Military humanitarian intervention has recently undergone a revival in circumstances where national sovereignty has manifestly failed to serve the citizens of a given state. The most recent instances (Iraqi Kurdistan and Somalia) have been undertaken under the auspices of the UN intervention in Bosnia has been considered under a similar mandate.
If an abusive government such as Iraq or Sudan cites “sovereignty” to defend actions involving mass violations of human rights (or, in extremis, genocide), then it is clearly failing to exercise that power on behalf of the people to whom it is supposed to be accountable. When the US-led coalition states occupied part of the Kurdish area of northern Iraq, they were violating only the very debased form of sovereignty exercised by the Iraqi government.
UN blessing for such military actions has been crucially important, as is the fact that this endorsement be seen as the outcome of a genuine international consensus, and not the outcome of manipulation by one or more powerful countries. In fact, however, the UN is increasingly seen as a tool of the US. In Somalia, the international forces were routinely referred to as “the Americans” by both Somalis and foreigners. This confusion is dangerous. If UN resolutions, and even UN instruments such as the Universal Declaration of Human Rights, are no longer seen to represent the collective will of the community of nations but rather the foreign policy concerns of Western states, sovereignty will again become a more plausible defense by abusive governments. It is no accident that the government of Sudan was the most outspoken opponent of US intervention in Somalia.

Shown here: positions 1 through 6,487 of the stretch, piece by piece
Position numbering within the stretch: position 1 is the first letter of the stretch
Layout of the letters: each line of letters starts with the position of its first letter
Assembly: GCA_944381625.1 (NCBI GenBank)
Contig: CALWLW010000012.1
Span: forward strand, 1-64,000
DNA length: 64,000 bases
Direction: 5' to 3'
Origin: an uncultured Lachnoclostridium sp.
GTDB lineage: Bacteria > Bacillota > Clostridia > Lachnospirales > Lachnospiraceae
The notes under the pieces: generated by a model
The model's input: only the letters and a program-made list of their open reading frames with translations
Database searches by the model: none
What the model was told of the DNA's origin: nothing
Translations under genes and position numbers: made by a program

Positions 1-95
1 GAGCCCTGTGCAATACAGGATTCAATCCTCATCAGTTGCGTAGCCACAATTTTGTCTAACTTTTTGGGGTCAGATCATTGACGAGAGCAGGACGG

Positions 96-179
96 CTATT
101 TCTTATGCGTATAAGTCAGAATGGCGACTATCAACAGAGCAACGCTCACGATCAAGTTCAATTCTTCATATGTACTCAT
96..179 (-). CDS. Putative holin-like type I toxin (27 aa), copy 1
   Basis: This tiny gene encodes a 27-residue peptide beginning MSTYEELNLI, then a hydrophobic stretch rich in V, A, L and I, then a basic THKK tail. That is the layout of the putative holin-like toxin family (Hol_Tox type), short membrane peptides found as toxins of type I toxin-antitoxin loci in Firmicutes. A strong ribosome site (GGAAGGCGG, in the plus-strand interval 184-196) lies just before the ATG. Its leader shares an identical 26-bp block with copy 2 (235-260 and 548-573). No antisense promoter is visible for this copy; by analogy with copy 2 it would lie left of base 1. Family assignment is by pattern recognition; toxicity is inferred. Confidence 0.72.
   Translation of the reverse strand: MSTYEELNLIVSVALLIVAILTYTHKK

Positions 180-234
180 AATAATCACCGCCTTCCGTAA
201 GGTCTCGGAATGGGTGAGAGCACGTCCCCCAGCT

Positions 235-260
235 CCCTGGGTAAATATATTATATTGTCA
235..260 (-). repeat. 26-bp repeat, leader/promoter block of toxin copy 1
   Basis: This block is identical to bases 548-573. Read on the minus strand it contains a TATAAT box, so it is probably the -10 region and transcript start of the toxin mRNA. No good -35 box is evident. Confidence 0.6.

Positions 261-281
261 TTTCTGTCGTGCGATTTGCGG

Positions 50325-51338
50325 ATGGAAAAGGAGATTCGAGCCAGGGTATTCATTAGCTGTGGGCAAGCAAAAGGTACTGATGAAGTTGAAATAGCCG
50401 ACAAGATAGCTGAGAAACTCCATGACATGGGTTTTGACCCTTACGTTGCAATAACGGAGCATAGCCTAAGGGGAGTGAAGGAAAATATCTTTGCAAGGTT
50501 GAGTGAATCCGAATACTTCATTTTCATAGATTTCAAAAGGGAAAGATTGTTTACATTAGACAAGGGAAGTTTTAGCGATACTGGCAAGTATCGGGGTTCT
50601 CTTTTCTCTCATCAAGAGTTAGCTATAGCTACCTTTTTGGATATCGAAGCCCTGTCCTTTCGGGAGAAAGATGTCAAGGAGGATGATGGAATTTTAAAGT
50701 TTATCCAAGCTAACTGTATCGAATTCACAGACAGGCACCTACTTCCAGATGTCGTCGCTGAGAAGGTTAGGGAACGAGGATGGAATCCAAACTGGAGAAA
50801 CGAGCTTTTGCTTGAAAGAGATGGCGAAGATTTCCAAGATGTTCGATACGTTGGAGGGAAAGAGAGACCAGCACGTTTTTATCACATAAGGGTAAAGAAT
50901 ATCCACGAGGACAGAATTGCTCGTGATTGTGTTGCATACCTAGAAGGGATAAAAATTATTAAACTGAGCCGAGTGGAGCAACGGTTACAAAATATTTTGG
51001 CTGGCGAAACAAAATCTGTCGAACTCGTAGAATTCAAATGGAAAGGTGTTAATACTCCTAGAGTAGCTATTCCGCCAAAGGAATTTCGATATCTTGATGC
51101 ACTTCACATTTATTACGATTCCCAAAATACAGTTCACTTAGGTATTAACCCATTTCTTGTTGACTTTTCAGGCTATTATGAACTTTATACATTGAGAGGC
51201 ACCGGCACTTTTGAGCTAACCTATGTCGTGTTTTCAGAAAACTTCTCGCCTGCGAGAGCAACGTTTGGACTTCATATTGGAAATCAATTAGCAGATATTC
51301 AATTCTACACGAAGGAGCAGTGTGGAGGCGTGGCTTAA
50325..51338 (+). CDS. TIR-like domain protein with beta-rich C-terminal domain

The legal status of military humanitarian intervention is thus problematic. There is an ideal form of such intervention that few would object to: when a governing power is so tyrannous that its crimes can be remedied only by external intervention, and the world community is united in demanding such action. The problem is that few if any cases of military intervention that cite this doctrine come close to the ideal.
Intervention in Practice
Humanitarian intervention can, in fact, take a variety of forms: material assistance (through relief aid), sanctions (coercive, non-military pressure to end abusive practices) and, finally, the dispatch of military forces to remedy a human disaster.
Intervention in the form of material relief is difficult and rarely done well. This fact is obscured by the uncritical publicity given to the efforts of relief organizations. Assistance given for the best motives can have counterproductive consequences. For example, generous aid to help refugees, just like other forms of aid, can be used to prop up an authoritarian government or to enrich elites. The list of major recipients of US aid in sub-Saharan Africa — Sudan, Zaire, Liberia, Ethiopia and Kenya, with Somalia receiving the highest amount per capita — scarcely testifies to success in promoting stability or long-term economic development.